Speaking of which, nice ones of your cat. My cat is admiring yours in a questionable manner.
    Thanks for all you do.

    1. Ha ha. Well I for one am glad you procrastinated enough to leave this comment!

  46. Friday Features #36 - yesenia vargas on December 21, 2012

    […] The Problem with Working from Home | Blog Tyrant […]

  47. Jeanne Farrington on December 22, 2012

    Lovely photos of your cat. I work at home & many days there’s a cat sleeping on my desk.

    Here’s the trick: Delegate napping to the cat so you can work. It’s easy. The cat will be only too happy to oblige, since they normally sleep 80% of the time anyway. You can vicariously enjoy the total relaxation of the kitty while the kitty enjoys the benefits of your labors (roof over head, yummy food in the bowl).

    This only works in one direction. Do not try to delegate the work to the cat while you nap. πŸ™‚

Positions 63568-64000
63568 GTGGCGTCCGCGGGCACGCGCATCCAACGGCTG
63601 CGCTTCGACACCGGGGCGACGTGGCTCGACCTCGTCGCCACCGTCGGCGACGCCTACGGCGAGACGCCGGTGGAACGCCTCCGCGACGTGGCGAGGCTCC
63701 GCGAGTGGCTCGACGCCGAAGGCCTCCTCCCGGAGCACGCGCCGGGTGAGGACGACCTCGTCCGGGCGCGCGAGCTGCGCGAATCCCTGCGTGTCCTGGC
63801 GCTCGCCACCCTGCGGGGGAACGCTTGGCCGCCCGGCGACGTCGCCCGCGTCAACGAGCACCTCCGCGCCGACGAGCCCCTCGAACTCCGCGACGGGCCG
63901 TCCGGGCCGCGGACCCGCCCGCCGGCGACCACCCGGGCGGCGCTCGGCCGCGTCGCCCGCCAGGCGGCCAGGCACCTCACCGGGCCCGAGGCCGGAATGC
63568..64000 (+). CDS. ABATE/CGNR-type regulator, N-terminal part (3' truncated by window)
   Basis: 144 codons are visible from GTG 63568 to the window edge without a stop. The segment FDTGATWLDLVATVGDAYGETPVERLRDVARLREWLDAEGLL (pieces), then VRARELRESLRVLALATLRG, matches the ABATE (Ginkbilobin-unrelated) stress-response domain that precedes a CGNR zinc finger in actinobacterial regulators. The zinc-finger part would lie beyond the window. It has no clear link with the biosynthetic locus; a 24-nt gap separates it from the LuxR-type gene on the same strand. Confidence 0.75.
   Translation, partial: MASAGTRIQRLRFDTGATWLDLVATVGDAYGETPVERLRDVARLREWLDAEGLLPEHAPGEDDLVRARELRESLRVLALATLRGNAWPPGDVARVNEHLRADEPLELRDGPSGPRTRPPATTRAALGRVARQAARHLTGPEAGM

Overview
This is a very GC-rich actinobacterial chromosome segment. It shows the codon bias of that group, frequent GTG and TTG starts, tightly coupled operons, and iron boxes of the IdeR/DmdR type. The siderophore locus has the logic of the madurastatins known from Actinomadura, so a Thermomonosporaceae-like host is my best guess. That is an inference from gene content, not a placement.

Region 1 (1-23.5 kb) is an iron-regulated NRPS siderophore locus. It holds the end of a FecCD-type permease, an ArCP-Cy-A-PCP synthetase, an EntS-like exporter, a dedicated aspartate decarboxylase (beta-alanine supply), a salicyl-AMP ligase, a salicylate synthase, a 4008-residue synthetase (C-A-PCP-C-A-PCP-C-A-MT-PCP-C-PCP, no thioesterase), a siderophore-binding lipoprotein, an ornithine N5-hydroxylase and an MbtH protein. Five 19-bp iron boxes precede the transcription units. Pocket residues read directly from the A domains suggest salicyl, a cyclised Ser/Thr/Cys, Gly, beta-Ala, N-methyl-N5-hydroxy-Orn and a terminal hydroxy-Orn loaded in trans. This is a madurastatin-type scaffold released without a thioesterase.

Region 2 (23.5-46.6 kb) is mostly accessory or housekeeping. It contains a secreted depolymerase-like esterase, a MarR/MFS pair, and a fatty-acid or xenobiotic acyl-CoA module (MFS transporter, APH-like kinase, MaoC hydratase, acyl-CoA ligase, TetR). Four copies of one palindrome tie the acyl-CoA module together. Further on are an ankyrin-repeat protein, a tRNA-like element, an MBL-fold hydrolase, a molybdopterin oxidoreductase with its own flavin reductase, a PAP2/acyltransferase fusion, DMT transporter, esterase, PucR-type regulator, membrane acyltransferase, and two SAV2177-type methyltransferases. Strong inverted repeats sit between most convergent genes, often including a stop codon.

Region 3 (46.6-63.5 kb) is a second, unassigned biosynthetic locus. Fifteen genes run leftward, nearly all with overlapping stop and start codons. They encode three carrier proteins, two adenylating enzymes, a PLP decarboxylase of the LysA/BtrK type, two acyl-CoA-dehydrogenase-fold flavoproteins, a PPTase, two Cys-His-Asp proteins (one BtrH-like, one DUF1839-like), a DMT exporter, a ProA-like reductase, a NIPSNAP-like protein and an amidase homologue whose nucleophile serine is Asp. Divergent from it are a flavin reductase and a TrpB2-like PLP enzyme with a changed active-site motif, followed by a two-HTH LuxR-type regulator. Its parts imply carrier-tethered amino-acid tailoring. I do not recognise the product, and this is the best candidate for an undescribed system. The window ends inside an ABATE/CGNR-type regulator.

1. Jeanne are you yourself a cat? Nice avatar! πŸ™‚

  48. Dean Saliba on December 22, 2012

    Oh boy do I know where you are coming from! My dog always wants to play, the unwatched DVDs on my shelf suddenly become VERY interesting, there is always a bit of cleaning to do in the house that suddenly become very important and because I work at home my family think they can ask me to pick their kids up when they can’t be bothered! Who said working from home was easy? πŸ˜›

    1. I guess it beats all the stuff that happens in an office right Dean?

  49. Hey bud I know what you’re talking about

    I have a room designated for home office but I can’t stand being off in some room

    My dining room has a new view and I get to work next to my fiancΓ© / assistant

    But we have a new born , and right now she cries which I can deal with, but soon she’ll want my attention and it would break my heart to say no. Plus I don’t think it will be good for her

    My friend gave me an office at his gym , it’s nice, but it’s 25 min away , so I find myself never going

    Sometimes I like to go to Starbucks but get easily distracted by all the people meeting for a date from someone they met online … And MLMers trying to get someone in their downline